Ray Alan

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Ray Alan
Raymond Alan Whyberd

(1930-09-18)18 September 1930
Greenwich, London, England
Died24 May 2010(2010-05-24) (aged 79)
  • Entertainer
  • writer
Years active1944–2010
  • Greta Motherwell
    (m. 1956; div. 1972)
  • Jane Laycock
    (m. 1991)

Raymond Alan Whyberd (18 September 1930 – 24 May 2010) was an English ventriloquist, television entertainer, and writer. His career spanned over half a century, though he was most popular from the 1950s until the 1980s. He was associated primarily with the dummies Lord Charles and Ali Kat and later with the puppets Tich and Quackers.

Early life[edit]

Born Raymond Alan Whyberd in Greenwich, London, Alan was educated at Morden Terrace School, Lewisham.[1][2] He was introduced to the world of entertainment at a young age, entering a talent contest at the age of five at his local Gaumont cinema.[3]

Entertainment career[edit]

Aged 13, Alan became a call-boy at the Hippodrome Theatre in Lewisham, where he started to do magic sets on stage between acts. He then started to entertain private functions, introducing ventriloquism into his act, along with playing the ukulele.[1] He soon left school to begin performing full-time.[1]

Alan toured in cabaret all over the world and performed once with Laurel and Hardy in 1954.[4] Laurel had provided inspiration for the look of Alan's most famous creation, Lord Charles,[4] who first appeared at a charity show in Wormwood Scrubs Prison, London.[2]

Alan made his television debut with Lord Charles on the BBC programme The Good Old Days in the 1960s[5] and the pair regularly re-appeared on the programme. In the 1960s he also appeared on a children's programme Tich and Quackers with Tich, a small boy, and his pet duck Quackers. He created the puppet character Ali Cat for the HTV series Magic Circle (1977). He was also the presenter for two years of the BBC show Ice Show. In 1985 he was a special guest for Bob Hope's birthday show at London's Lyric Theatre. In 1986 he presented a show on Channel 4 on ventriloquism, called A Gottle of Geer, which he later adapted into a book.[1]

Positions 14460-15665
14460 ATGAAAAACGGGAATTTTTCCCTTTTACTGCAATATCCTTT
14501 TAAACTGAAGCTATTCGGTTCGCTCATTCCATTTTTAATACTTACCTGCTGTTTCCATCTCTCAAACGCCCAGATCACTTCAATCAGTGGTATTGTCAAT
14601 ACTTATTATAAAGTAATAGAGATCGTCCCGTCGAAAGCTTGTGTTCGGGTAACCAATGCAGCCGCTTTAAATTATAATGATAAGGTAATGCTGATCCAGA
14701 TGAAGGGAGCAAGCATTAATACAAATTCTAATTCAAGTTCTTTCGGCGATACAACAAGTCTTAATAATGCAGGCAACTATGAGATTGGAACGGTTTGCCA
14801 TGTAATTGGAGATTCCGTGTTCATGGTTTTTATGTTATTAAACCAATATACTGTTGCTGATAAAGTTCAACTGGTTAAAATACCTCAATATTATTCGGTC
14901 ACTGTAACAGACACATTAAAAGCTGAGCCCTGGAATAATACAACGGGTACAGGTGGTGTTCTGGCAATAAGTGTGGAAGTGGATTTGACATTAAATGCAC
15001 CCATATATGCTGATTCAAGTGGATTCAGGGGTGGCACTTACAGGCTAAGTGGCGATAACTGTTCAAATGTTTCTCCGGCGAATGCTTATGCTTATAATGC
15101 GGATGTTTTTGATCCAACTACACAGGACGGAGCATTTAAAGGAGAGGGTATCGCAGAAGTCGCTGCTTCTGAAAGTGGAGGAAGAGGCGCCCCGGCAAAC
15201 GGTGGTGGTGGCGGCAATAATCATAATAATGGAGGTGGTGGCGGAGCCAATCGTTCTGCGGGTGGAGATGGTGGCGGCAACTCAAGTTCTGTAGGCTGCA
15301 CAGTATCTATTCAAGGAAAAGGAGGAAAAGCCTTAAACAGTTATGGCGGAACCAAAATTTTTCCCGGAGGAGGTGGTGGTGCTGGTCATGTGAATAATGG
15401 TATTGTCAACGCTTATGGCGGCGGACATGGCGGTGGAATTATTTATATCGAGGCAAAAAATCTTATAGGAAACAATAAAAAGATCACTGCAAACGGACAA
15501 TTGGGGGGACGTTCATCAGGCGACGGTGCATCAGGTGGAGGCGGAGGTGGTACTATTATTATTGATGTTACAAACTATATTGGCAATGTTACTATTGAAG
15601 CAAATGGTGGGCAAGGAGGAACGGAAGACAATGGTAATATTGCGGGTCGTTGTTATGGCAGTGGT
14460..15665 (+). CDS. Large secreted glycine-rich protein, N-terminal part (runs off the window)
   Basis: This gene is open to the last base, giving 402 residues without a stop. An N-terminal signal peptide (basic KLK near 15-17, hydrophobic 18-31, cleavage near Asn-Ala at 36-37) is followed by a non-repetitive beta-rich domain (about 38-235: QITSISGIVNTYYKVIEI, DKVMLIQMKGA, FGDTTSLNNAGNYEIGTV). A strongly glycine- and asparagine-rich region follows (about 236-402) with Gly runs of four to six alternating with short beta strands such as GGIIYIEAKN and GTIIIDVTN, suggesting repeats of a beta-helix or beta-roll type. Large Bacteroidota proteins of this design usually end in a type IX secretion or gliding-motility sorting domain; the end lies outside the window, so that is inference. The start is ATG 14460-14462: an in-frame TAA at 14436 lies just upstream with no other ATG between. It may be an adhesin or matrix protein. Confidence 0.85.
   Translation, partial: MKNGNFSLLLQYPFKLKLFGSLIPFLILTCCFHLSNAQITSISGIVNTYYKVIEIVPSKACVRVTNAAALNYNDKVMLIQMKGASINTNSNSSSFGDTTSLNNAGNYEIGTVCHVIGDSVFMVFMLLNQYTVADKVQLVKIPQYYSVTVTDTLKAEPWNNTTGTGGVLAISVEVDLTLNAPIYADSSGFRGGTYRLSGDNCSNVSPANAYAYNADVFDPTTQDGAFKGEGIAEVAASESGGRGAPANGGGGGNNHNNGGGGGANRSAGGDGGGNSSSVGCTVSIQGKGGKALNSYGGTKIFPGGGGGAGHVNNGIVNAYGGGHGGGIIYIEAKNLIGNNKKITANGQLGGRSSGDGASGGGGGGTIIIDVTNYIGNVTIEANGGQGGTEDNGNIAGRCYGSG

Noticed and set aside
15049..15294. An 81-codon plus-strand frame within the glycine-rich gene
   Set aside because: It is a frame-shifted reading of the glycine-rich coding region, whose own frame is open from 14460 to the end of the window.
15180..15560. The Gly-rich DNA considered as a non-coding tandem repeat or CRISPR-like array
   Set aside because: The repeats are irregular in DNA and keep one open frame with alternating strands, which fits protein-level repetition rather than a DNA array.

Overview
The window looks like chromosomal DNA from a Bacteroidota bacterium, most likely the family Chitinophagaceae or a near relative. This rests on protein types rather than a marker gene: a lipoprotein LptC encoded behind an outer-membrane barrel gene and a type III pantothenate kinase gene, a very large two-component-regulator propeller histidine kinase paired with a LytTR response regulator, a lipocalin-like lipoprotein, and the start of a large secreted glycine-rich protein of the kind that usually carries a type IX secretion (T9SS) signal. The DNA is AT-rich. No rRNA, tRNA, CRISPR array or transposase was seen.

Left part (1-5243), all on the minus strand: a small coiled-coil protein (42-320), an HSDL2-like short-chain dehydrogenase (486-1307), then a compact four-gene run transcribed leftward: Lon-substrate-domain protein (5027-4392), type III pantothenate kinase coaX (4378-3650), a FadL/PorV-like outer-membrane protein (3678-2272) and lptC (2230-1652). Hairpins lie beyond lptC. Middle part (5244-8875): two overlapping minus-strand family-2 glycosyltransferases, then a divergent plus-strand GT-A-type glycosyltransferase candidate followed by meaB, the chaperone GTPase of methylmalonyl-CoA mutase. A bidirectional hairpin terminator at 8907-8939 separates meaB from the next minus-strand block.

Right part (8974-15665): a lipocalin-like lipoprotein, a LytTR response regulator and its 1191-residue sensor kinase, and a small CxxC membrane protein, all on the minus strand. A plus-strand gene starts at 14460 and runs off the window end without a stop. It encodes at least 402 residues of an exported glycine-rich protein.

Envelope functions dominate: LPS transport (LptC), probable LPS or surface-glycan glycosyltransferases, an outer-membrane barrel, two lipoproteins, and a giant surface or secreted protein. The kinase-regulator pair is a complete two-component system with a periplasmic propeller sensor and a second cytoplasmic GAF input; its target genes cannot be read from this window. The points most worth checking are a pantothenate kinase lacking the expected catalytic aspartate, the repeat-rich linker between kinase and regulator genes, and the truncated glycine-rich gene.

Alan continued to perform into his seventies, doing tours, performing in plays, and undertaking conference and corporate events.[1] In 1998/1999 he entertained guests on the QE2. He took a break from stage work due to ill health but he did not rule out a return, if his health had permitted. His last stage appearance was in November 2008 when he performed at a special charity concert in Bridlington organised by his friend Greg Knight who was MP for the town. At the end of his performance he received a standing ovation.


Alan wrote four novels: Death and Deception in 2007 and A Game of Murder in 2008 (both published by Robert Hale), A Fear of Vengeance (2010, published by FA Thorpe) and Retribution (2011, published posthumously by Robert Hale).[1]

He also wrote for Tony Hancock, Dave Allen and for the shows Morecambe and Wise, The Two Ronnies and Bootsie and Snudge, usually under the name Ray Whyberd.

Personal life[edit]

Alan married Greta Motherwell in 1956; they divorced in 1972. He was in a relationship with Barbie Hayes in the 1980s. He married Jane Laycock in 1991.[1]

Alan lived in Reigate, Surrey.[6] He died from complications of pneumonia and pulmonary fibrosis at East Surrey Hospital in Redhill, on 24 May 2010, at the age of 79.[1]

Media appearances[edit]


Alan was also the presenter of the panel game Where in the World and of the children's quiz show It's Your Word.[5] He also hosted Cartoon Carnival and made many appearances on later game shows such as Celebrity Squares, Give Us A Clue, Family Fortunes, 3-2-1, Bullseye and The Bob Monkhouse Show. Alan also appeared on The Des O'Connor Show and on Blue Peter.



  1. ^ a b c d e f g h Young, Cy (2014). "Alan, Ray [real name Raymond Alan Whyberd] (1930–2010), ventriloquist, writer, and television presenter". Oxford Dictionary of National Biography (online ed.). Oxford University Press. doi:10.1093/ref:odnb/102467. (Subscription or UK public library membership required.)
  2. ^ a b Who's Who on Television (1982), ITV Books, Michael Joseph, p.6, ISBN 0-900727-96-9
  3. ^ "Ray Alan: Ventriloquist famous for his partnerships with Lord Charles,". The Independent. 25 May 2010.
  4. ^ a b Lewis, Katy (9 October 2006). "Read his lips! There's no place like "A" home!". Entertainment. BBC Beds, Herts and Bucks. Retrieved 11 October 2007.
  5. ^ a b c Barker, Dennis (24 May 2010). "Ray Alan obituary". The Guardian. ISSN 0261-3077. Retrieved 18 October 2019.
  6. ^ "Ventriloquist Ray Alan dies at 79". BBC News. 24 May 2010. Retrieved 8 December 2021.
  7. ^ "Obituary: Ray Alan". The Scotsman. Retrieved 18 October 2019.
  8. ^ "Just a Minute Episode List". Retrieved 14 July 2023.
  9. ^ "Browse newsgroup alt.binaries.sounds.radio.bbc.highspeed". binsearch.info.

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